The Japanese government has apologized to the United States and is sweetening its regrets with what could be billions of dollars. But it doesn't want word of its expensive gesture to get out.

In an extraordinary act of governmental contrition, Tokyo has secretly promised the Pentagon it will contribute to a joint U.S.-Japanese research project that will improve antisubmarine warfare capabilities. The secret agreement was meant to assuage American wrath over the illegal sale by Toshiba Machine Co. of high-tech propeller-milling machinery to the Soviets.

The 1984 sale, which infuriated Congress and the Pentagon, allowed the Soviets to produce submarines that run too silently for existing antisub devices to pick up. It could cost as much as $30 billion to overcome the advantage the Soviets gained by this $17 million deal, and the Japanese government has tried to appease the Pentagon by agreeing to put up some of the research and development money.

According to a secret Pentagon memorandum we've obtained, the joint antisub project is being kept under wraps because U.S. officials are afraid that Japan will renege on the agreement if it is made public. The Japanese government is particularly concerned that no connection be made between the pledge of antisub funding and the Toshiba sale that made the funding necessary.

When word of the Toshiba sale leaked out earlier this year, Congress reacted with outrage.

The Japanese shrewdly sought to counter the hostility by approaching the greatest source of it: the Pentagon. In what the secret memo described as "extensive confidential negotiations," the Japanese agreed to take punitive action against Toshiba and C. Itoh, the trading firm that handled the Soviet deal.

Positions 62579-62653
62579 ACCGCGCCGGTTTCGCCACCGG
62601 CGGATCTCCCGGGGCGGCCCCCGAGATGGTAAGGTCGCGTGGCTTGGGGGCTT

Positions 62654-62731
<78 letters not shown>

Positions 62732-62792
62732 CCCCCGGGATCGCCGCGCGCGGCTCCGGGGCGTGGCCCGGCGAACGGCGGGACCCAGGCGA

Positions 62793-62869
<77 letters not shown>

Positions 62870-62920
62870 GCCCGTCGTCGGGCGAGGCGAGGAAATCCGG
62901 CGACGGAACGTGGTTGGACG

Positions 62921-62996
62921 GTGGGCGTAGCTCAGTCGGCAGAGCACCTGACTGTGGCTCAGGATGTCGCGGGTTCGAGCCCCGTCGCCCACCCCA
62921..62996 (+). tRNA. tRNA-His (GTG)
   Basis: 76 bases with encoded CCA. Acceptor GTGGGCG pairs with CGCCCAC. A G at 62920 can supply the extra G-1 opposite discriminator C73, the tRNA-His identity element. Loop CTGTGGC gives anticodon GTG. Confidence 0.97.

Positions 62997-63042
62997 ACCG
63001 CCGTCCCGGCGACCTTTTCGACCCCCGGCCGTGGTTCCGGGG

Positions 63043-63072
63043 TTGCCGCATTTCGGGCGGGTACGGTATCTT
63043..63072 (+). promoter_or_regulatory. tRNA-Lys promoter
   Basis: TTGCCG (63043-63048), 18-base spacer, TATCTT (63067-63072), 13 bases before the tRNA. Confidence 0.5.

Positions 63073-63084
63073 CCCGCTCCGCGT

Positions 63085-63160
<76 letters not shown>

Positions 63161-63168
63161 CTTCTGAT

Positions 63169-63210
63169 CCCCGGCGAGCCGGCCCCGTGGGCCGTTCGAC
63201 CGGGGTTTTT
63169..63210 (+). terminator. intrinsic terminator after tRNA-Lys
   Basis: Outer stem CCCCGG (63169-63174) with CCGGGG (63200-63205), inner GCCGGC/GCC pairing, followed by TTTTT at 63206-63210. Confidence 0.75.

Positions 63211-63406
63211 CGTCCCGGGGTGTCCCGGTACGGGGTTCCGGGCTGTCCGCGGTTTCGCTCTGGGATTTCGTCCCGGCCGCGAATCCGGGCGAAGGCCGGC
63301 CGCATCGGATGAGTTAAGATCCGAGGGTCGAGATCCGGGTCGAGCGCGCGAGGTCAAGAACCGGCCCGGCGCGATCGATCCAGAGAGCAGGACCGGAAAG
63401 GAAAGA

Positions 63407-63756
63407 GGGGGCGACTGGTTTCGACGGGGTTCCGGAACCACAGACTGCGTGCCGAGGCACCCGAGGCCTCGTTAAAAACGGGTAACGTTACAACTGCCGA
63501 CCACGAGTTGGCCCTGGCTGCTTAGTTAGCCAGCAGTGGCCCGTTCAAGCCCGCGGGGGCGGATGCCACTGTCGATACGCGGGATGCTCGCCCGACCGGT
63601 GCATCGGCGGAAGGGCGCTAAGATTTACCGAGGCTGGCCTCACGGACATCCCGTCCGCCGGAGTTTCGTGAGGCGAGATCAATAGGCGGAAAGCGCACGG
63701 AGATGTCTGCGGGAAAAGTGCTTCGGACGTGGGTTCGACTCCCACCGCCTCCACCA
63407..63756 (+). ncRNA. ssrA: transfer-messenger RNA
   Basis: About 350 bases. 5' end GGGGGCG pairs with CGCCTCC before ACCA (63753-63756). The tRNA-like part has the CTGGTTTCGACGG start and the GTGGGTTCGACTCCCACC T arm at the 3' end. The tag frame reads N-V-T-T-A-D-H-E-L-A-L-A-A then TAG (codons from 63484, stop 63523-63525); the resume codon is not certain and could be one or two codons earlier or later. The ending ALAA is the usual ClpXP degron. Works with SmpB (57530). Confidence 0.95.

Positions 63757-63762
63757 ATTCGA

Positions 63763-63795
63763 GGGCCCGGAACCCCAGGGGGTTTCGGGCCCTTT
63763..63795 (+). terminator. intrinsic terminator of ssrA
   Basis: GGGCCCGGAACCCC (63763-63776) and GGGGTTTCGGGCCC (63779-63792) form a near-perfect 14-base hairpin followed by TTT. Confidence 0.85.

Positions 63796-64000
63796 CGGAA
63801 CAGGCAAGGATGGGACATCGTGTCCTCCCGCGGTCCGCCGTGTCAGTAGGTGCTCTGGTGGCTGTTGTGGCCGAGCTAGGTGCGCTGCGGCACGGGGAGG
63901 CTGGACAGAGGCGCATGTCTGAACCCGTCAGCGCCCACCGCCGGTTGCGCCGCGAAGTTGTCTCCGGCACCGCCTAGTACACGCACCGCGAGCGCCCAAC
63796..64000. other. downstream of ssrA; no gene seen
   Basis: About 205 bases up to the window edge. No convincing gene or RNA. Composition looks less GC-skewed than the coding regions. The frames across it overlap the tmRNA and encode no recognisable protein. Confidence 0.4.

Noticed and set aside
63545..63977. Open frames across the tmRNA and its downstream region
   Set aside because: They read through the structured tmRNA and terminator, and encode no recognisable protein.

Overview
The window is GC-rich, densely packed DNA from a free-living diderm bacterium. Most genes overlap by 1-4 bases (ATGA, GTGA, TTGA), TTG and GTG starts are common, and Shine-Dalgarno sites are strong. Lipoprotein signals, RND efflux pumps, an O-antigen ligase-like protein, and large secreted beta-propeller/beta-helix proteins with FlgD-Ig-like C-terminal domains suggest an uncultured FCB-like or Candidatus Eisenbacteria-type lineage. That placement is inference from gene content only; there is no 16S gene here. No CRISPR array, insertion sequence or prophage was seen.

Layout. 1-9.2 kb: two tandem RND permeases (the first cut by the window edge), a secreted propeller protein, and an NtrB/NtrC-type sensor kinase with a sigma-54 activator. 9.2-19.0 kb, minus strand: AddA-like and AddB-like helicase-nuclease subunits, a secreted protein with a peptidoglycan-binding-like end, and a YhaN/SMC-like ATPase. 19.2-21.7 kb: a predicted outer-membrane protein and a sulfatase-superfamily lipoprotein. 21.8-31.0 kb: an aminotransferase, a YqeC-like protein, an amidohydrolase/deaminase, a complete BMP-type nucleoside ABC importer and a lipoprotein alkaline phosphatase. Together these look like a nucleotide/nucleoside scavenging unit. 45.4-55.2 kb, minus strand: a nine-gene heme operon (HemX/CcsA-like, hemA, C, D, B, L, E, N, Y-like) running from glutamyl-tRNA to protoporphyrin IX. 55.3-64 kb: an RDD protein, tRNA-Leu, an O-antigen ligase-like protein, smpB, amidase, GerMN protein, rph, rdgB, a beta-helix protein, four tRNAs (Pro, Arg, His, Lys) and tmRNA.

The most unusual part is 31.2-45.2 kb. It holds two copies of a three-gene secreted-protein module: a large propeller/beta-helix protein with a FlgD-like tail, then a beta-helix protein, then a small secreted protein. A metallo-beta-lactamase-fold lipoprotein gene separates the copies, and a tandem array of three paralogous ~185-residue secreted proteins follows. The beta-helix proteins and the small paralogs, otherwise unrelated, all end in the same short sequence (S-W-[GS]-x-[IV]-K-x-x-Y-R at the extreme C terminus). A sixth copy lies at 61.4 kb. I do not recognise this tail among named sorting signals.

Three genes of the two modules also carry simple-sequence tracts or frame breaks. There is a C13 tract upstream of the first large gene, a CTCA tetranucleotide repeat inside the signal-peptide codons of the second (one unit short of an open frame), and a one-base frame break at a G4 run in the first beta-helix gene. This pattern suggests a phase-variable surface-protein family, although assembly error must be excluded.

But there was also part of what the memo called a "satisfactory settlement" that was not made public, and which, in fact, was never intended to be. The third paragraph of the secret memo reads:

"In a separate action that should not be linked in any way to the Toshiba case, MOFA (Ministry of Foreign Affairs) and JDA (Japanese Defense Agency) have agreed to create a combined U.S.-Japan ASW (antisubmarine warfare) research project to which Japan is expected to contribute substantial amounts as well as technical expertise. The goal of this project is to respond to the challenge posed by increasingly silent Soviet submarines."

Despite this clear evidence of a connection between the Toshiba sale and the new joint research project, the Japanese didn't want their largesse made known, even though it might have helped soften Capitol Hill anger.

In a revealing passage that shows the Pentagon budgetary mind at work, the memo notes that recovering monetary damages from Toshiba would be a lengthy and uncertain process, "and any funds recovered would return to the general fund rather than to DoD."

So instead, the Pentagon negotiators opted for a direct monetary apology from the Japanese to the Defense Department: the joint antisub research project.